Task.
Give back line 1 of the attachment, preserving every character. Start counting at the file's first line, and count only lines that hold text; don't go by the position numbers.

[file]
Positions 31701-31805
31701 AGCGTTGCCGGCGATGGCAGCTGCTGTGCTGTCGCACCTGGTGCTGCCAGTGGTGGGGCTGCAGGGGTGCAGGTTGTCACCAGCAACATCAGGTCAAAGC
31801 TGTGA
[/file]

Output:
Positions 31701-31805